Order of Protection
Order of Protection
Filing for an Order of Protection is based on a two fold test. The first is your relationship with the defendant and the second is whether or not a domestic violence crime has been committed; if both do not apply, then you would file an Injunction Against Harassment.
- Your current or former spouse,
- Someone with whom you live or have lived,
- One party pregnant by the other party or someone with whom you have a child in common,
- Your relative, or your current spouse’s relative,
Domestic Violence includes:
- Aggravated Assault
- Child or Vulnerable adult abuse
- Criminal Damage
- Criminal Trespass – first, second or third degree
- Crimes Against Children
- Custodial Interference
- Disorderly Conduct
- Threatening or Intimidating
- Unlawful Imprisonment
You must tell the Court if there are any other Court proceedings regarding the defendant’s conduct toward you or any other Court orders in effect. It does not matter if the Court proceedings are going on now, or if they happened in the past. Tell this Court about all of them.
Injunction Against Harassment
If you are asking the Court to issue the Injunction Against Harassment without giving the defendant a chance to be heard first, you must show that great or irreparable harm will result if the Injunction Against Harassment is not issued until after the defendant has been given notice and a chance to be heard. If the Court does not find that great and irreparable harm will result unless the Injunction Against Harassment is issued immediately, a hearing may be set and the defendant will have a chance to be heard before an Injunction Against Harassment may be issued.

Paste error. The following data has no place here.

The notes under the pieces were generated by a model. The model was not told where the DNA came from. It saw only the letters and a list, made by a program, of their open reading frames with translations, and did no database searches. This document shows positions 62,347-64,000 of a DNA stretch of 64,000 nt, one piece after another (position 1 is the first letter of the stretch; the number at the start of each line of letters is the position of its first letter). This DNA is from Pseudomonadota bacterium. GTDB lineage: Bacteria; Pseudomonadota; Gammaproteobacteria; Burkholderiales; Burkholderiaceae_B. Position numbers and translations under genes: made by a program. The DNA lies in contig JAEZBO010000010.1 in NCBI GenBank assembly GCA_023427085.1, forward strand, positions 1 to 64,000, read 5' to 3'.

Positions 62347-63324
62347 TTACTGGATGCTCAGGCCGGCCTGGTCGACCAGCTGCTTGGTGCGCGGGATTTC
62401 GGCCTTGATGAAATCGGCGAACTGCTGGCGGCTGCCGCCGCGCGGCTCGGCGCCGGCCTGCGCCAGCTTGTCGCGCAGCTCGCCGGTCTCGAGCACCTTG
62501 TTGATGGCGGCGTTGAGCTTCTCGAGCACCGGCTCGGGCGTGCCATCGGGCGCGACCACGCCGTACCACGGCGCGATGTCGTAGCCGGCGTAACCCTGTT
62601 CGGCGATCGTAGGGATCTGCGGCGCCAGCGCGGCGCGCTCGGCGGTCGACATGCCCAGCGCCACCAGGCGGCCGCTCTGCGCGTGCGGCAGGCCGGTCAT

Harassment is a series of acts which:
- Can be spread over a long or short period of time.
- Must show a continuity of purpose.
- Must be directed at a specific person.
- Must seriously alarm, annoy, or harass the victim without serving a legitimate purpose.
- Must be such as would cause a reasonable person to suffer substantial emotional distress.
- Must actually cause the victim to suffer substantial emotional stress.
You must be specific about how the defendant has harassed you. Just because the defendant annoyed or alarmed you does not mean you have been harassed in the legal sense. According to the law, harassment must involve a series of acts. A single incident, no matter how much it may bother you, does not constitute legal harassment. People cannot be prevented from taking legal action against you and Injunctions cannot resolve landlord-tenant disputes.
You must tell the Court if there are any other Court proceedings regarding the defendant’s conduct toward you or any other injunctions in effect. It does not matter if the Court proceedings are going on now, or if they happened in the past. Tell this Court about all of them.